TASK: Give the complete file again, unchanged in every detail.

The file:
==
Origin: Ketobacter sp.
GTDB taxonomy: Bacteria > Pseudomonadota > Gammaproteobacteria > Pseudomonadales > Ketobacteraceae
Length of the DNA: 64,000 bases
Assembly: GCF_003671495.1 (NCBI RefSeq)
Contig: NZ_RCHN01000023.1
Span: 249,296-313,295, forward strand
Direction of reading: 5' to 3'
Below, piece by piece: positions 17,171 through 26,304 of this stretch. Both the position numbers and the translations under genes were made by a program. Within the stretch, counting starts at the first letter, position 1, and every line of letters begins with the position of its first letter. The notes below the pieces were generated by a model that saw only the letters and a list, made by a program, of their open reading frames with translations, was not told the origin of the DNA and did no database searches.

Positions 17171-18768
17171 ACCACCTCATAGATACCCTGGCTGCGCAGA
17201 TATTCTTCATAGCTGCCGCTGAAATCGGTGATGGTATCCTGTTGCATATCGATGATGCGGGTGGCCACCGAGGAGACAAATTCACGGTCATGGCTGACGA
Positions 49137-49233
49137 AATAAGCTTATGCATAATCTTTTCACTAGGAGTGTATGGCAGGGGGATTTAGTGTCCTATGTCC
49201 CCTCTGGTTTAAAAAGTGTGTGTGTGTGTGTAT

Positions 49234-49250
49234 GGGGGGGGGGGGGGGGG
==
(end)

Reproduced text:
Origin: Ketobacter sp.
GTDB taxonomy: Bacteria > Pseudomonadota > Gammaproteobacteria > Pseudomonadales > Ketobacteraceae
Length of the DNA: 64,000 bases
Assembly: GCF_003671495.1 (NCBI RefSeq)
Contig: NZ_RCHN01000023.1
Span: 249,296-313,295, forward strand
Direction of reading: 5' to 3'
Below, piece by piece: positions 17,171 through 26,304 of this stretch. Both the position numbers and the translations under genes were made by a program. Within the stretch, counting starts at the first letter, position 1, and every line of letters begins with the position of its first letter. The notes below the pieces were generated by a model that saw only the letters and a list, made by a program, of their open reading frames with translations, was not told the origin of the DNA and did no database searches.

Positions 17171-18768
17171 ACCACCTCATAGATACCCTGGCTGCGCAGA
17201 TATTCTTCATAGCTGCCGCTGAAATCGGTGATGGTATCCTGTTGCATATCGATGATGCGGGTGGCCACCGAGGAGACAAATTCACGGTCATGGCTGACGA
Positions 49137-49233
49137 AATAAGCTTATGCATAATCTTTTCACTAGGAGTGTATGGCAGGGGGATTTAGTGTCCTATGTCC
49201 CCTCTGGTTTAAAAAGTGTGTGTGTGTGTGTAT

Positions 49234-49250
49234 GGGGGGGGGGGGGGGGG